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attackers to evade detection Given the disadvantages, this technique is not used widely in commercial systems Another technique for detecting malicious activity has been introduced recently although it is not commonly used yet in commercial systems This technique, called speci cation-based detection, assumes the existence of a precise protocol speci cation Malicious behavior is detected by comparing the protocol traf c with the protocol speci cation The detectors typically build precise models of expected behavior (eg by using state machines) based on the protocol speci cations and then compare the observed behavior in the network against the model The advantage of speci cation-based detection techniques is that, given accurate speci cations of normal behavior (eg protocols speci cations), malicious behavior can be detected with a high degree of certainty This eliminates the possibility that a detector will classify a normal behavior as malicious, which reduces false positives Such detectors may also spot novel attacks since these detectors do not depend on the existence of speci c attack signatures On the other hand, developing models of normal behavior for each protocol is often a fairly complex task Further, this approach requires models of normal behavior for all the protocols being used in the network in order to detect a wide range of attacks These models need to be executed for each node in the network As a result, these detection schemes require signi cant CPU resources for a large enterprise network Another limitation of speci cation-based detection is that detectors using this technique do not detect attacks that do not violate the speci cation, but exploit permitted behavior to launch an attack For example, in a ooding attack or a TCP SYN ood attack, a node s behavior is acceptable by the protocol speci cation, but the behavior is actually harmful to the operation of the enterprise and is therefore malicious Detection of attacks is typically not suf cient for protecting an enterprise because the attack may continue to cause harm to the network Therefore, intrusion detection systems are usually coupled with attack response systems Once an attack has been identi ed by the IDS, the response system is responsible for stopping the attack It could do this by isolating the malicious behavior or by cutting off the attacker from the network and if possible restoring the damage caused by the attacker Responses are of two types:
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In the case of active response, actions are taken automatically when certain types of intrusions are detected These might involve activities such as collecting additional information or changing the environment in order to stop the attack The purpose of collecting additional information could be to aid in the apprehension of the attacker Changing the environment on the other hand will result in halting an attack in progress and blocking subsequent access by the attacker We will discuss some potential approaches in this area in the next chapter This might involve actions such as injecting TCP reset packets, recon guring routers and rewalls, revoking the credentials of malicious users, patching vulnerable machines, and so on Another possible action is also to respond back towards the machine inferred to be the attacker Note, though, that there are legal issues associated with this line of action and hence this is not generally recommended In the case of passive response, the objective is to trigger additional monitoring that can more closely observe the malicious behavior and provide information to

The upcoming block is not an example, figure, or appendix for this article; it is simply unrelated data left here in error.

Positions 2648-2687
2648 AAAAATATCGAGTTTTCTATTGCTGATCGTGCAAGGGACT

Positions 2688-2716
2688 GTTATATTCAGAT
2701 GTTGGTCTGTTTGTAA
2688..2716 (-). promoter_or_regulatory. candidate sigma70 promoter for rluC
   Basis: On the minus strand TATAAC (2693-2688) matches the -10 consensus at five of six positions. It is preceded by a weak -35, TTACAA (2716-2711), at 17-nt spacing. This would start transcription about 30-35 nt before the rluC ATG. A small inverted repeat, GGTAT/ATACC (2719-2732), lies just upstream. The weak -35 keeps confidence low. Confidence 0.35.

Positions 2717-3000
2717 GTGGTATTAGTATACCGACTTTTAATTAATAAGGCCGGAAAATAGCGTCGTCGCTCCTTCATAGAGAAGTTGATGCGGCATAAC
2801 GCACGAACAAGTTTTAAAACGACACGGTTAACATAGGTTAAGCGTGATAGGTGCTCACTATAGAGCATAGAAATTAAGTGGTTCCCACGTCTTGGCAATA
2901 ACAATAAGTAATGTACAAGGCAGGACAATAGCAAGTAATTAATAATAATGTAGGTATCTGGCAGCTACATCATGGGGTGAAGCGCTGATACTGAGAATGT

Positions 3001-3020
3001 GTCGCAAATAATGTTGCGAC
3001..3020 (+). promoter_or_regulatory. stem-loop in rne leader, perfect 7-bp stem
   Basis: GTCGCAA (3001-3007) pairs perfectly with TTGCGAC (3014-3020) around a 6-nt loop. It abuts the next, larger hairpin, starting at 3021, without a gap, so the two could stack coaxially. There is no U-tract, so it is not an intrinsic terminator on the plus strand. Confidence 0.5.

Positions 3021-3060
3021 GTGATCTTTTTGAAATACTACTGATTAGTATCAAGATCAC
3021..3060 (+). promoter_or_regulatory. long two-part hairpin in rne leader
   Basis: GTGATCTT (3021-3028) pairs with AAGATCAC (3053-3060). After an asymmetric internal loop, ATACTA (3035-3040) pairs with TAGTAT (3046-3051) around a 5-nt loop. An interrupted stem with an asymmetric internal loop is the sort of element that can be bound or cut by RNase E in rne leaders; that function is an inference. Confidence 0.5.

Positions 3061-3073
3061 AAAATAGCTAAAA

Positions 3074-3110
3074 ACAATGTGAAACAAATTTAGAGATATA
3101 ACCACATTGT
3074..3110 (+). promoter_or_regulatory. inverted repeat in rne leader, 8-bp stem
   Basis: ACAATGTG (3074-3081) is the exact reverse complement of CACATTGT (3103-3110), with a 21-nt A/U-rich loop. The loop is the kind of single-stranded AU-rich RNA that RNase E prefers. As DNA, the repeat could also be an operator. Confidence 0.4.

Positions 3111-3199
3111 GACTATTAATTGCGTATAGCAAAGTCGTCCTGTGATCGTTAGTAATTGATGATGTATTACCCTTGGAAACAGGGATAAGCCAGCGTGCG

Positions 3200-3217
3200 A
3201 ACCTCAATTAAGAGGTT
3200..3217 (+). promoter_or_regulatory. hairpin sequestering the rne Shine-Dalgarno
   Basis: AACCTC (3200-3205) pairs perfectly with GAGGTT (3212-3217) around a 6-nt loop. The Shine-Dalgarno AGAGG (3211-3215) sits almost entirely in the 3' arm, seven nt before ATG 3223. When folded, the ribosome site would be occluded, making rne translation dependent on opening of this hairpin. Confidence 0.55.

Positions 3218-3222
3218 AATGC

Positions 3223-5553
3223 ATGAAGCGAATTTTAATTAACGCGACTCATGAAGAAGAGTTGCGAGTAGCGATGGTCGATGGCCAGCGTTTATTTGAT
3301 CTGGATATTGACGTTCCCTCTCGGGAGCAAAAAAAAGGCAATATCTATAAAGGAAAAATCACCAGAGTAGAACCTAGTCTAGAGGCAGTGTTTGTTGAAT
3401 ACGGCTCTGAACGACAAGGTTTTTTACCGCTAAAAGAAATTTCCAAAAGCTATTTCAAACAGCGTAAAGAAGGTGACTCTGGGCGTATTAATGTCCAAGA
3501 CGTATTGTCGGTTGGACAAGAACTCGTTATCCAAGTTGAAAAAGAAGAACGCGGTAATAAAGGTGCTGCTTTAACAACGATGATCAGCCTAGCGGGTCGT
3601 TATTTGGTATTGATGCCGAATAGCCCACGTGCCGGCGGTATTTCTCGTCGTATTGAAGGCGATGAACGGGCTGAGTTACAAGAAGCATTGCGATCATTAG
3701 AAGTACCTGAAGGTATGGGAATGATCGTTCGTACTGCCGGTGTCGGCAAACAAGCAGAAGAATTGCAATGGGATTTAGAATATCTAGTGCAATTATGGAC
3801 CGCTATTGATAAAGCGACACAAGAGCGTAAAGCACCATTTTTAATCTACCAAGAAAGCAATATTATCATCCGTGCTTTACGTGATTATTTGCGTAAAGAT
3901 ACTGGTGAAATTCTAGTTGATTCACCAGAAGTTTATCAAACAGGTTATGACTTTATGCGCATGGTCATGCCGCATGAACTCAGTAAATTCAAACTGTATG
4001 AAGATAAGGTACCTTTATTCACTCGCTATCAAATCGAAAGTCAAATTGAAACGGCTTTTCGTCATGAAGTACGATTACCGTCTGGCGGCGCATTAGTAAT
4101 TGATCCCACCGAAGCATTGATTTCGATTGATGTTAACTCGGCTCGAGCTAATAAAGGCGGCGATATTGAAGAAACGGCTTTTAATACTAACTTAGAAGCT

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Although IDSs for enterprise environments have been studied extensively and several products/tools have been developed and are available today, these systems are not readily usable in a MANET environment In this section we will focus on discussing why existing IDSs are not appropriate for a MANET environment That discussion will also help us elucidate the unique characteristics that an IDS needs to have to operate in a MANET environment We will also discuss the potential intrusion detection approaches that may be effective in a MANET environment Defending MANET networks is much more challenging than defending traditional enterprise networks for a variety of reasons Characteristics such as volatility, mobility, as well as the ease of listening to wireless transmissions make the network inherently less secure Existing tools usually assume a well-structured and static network and therefore cannot be used as they are The nature of MANET networks makes it easier for malicious users to disrupt the network because by de nition MANETs are exible and lack a xed infrastructure It is possible for a malicious node to join the network and become responsible for providing key services This implies that, when securing the network we cannot assume that the threat is mostly from outside the network Therefore, the network needs to be protected from all nodes, both external and internal Another key difference between MANET and enterprise networks is that MANET networks do not have an established perimeter like traditional enterprise networks This plus the ability of nodes to move implies that there are no well-de ned chokepoints where the IDS systems can be placed to monitor the traf c This lack of chokepoints implies that nodes may only be able to observe a small portion of the network traf c and many attacks might escape detection by a single IDS Therefore, a much more cooperative approach to intrusion detection is necessary In this approach, multiple nodes have to work together to detect attacks Nodes monitor traf c around them and then exchange information with other nodes Nodes then use the exchanged information to detect attacks that cannot be detected by local information As a result more attacks can be detected MANET networks also introduce a large number of complex protocols New protocols for performing important functions such as routing, automated con guration, and mobility management, have been introduced These protocols create new opportunities for malicious users to identify protocol vulnerabilities and use them for launching attacks New techniques for detecting attacks exploiting the behavior of these protocols are needed MANET protocols by their nature depend on nodes cooperating with each other in performing the functions of the network One such critical function is routing In static enterprise networks, routers are usually speci c dedicated nodes Routers are usually also located in well-protected areas In a MANET, every node can be a router and therefore it is possible for a single malicious node to cause signi cant disruption in the operation of the network For example, node A may begin advertising that it has direct connectivity to a large number of nodes This may result in node A receiving a large number of packets which it can then inspect, drop, or loop around Such attacks against